Mano el Hermano took Latino children to the beach to wade in the water and scoop up creatures to study and release. Video: Albemarle-Pamlico National Estuary Program
NAGS HEAD – Here’s a challenge: Watch some kids wading in the sound at Jockey’s Ridge State Park, squealing with joy at the sight of a creature scooped into a bucket. Kids who probably have never seen or held such a squirmy, slimy living thing. Try not to smile.
It was a blazing hot day, but some of the elementary-aged kids on their field trip with the Mano al Hermano summer program were hesitant to wade into the water. They had spent all summer reading books about the environment, but it was different being close-up. Standing in their sneakers up to their ankles at the edge of the beach, they studied their pals as they dipped nets and pails into the murky water around the marsh grass.
When a grownup in the water announced she had a bucket filled with “cool stuff,” that was too much to resist. All dozen or so kids swarmed around the pail to peer at the creatures that had been temporarily captured.
“Wanna check it out?” invited Ladd Bayliss, coastal advocate for the North Carolina Coastal Federation, who volunteered to help out during the field trip.
“Whoa! Who-oa!” the children exclaimed.
That’s a baby shrimp, federation educator Sara Hallas told them. And there’s a little croaker, she added, pointing to a cute silver fish. And look! Here’s a baby shrimp who’s trying to get out. Who knew shrimp could jump so well!
“Ooooooooooo!” the children murmured, staring intently at the animals.
Hallas dipped into the bucket and removed what looked like a long piece of grass. It moved. “It’s called a pipe fish,” she explained to the clearly impressed children. “It’s related to a sea horse.”
This year is the second summer that the federation has partnered with Mano al Hermano, which translates to “hand to my brother,” to participate in the nonprofit group’s Family Literacy Program. The group’s mission is to empower Dare County Latino families through education and other support to help them integrate into the community.
The Albemarle Pamlico National Estuary Partnership awarded a $3,550 grant to the federation to cover the cost of the field trip for about 55 participants and the books. The federation also pledged an additional $3,600 of in-kind value for staff time, volunteers and additional supplies.
Marely Hernandez, an 8-year-old Manteo Elementary School student who was waiting to walk over to the sound, said she loved the program so much last year that she wanted to come back, even though she saw a snake.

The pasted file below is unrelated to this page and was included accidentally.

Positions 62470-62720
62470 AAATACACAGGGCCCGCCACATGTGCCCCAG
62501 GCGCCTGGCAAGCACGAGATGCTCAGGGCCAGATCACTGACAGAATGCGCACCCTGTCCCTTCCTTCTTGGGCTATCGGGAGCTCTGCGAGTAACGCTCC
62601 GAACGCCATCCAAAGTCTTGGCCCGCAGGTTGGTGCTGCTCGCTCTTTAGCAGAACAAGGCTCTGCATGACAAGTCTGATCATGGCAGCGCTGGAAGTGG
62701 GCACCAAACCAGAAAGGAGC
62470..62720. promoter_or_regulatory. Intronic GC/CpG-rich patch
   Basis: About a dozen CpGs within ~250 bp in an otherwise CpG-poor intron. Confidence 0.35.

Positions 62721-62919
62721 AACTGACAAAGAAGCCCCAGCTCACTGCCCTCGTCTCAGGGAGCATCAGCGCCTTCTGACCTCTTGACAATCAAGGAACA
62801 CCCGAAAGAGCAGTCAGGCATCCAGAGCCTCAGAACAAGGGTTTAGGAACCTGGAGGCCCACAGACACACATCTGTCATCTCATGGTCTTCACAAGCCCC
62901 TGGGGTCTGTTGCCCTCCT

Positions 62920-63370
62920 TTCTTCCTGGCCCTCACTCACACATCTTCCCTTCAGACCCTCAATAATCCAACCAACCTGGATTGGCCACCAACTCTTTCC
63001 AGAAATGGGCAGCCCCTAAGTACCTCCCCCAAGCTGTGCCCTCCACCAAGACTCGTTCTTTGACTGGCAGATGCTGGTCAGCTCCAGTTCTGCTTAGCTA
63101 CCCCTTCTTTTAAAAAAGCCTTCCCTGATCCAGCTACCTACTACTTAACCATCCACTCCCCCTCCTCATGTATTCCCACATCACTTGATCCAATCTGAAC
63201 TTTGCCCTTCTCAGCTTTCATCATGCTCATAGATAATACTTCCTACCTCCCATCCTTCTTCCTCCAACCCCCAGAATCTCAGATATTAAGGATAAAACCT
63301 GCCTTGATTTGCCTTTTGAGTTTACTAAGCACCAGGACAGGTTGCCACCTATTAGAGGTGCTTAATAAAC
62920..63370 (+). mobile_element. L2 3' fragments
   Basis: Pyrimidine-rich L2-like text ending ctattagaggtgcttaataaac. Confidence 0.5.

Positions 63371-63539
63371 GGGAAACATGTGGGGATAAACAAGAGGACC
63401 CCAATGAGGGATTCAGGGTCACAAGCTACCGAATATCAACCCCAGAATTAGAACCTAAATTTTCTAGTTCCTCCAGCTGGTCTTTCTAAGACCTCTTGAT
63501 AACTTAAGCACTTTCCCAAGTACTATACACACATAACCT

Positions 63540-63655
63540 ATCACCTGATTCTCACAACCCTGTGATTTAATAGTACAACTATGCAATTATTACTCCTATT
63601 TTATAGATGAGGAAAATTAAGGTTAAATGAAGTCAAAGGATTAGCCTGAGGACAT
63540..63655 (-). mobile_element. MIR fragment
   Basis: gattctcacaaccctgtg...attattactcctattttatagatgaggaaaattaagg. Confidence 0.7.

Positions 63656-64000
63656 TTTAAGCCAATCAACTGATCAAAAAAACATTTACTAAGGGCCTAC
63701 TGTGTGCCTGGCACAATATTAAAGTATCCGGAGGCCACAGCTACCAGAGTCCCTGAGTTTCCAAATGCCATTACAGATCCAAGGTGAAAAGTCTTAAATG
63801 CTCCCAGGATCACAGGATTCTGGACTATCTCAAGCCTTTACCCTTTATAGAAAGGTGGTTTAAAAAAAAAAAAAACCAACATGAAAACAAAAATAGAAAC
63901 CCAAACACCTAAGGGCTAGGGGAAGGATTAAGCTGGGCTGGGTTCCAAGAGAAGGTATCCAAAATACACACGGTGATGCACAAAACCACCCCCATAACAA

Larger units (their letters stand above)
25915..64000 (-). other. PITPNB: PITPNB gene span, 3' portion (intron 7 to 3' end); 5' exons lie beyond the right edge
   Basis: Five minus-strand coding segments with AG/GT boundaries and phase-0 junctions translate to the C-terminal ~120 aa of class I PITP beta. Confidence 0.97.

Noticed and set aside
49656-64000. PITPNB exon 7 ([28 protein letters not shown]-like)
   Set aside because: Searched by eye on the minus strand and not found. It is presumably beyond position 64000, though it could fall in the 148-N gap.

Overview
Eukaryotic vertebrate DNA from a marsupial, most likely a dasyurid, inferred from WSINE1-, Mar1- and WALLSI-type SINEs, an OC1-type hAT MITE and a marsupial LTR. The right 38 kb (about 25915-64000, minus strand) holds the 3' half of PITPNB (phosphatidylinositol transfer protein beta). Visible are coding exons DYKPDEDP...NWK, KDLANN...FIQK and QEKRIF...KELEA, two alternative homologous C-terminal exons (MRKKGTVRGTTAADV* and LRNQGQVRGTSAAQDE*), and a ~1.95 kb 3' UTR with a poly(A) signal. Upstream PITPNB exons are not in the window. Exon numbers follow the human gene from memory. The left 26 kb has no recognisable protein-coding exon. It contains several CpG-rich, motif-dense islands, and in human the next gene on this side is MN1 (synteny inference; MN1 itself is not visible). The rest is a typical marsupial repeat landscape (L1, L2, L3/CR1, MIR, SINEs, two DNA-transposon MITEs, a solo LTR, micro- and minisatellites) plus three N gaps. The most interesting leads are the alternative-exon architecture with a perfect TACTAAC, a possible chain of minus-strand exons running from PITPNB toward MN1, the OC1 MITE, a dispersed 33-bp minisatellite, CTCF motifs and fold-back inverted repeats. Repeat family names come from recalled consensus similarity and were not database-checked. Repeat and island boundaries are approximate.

“After I saw it, I still went into the water,” she recalled. “The water was awesome. We walked in the sand. It was like a desert. I learned a lot about the sea animals that live in the ocean.”
Culminating in the field trip, the program provided a volunteer who went once a week for an hour to the home of one of 75 participating families to read with children and do activities related to the book they’re reading. Three books with coastal themes were provided for the children, who are students at Manteo Elementary School, Nags Head Elementary School or First Flight Elementary School in Kill Devil Hills: “A Day in the Deep,” by Kevin Kurtz; “Nature Recycles. How About You?” by Michelle Lord; and “Henry the Impatient Heron,” by Donna Love.
Erica Connery, an AmeriCorps member who has been serving with the federation since February, participated in the field trip as part of a community project required to become state certified as an environmental educator. She graduated in 2012 from North Carolina State University with a degree in environmental science.
Connery said she worked with two families over the summer, one with three children, ages 5, 8 and 10, and another with a second-grader and her sixth-grade cousin. Most of her interaction was with the children, while the parents stayed in the background. She said the summer program helps the children maintain a positive connection to books.
“I can see how they’re improving their reading skills,” she said.
The Aug. 12 field trip, the official end of the summer program, was the topping on the cake, and their enjoyment was evident all day.
“They were really well behaved and interested in learning,” Connery noted.
In addition to the living shoreline programming at the sound, the children were also rotated in six small groups to one of three stations outside the park’s visitor center. At each station, a volunteer educator talked about a topic that was pegged to one of the three coastal books they had read.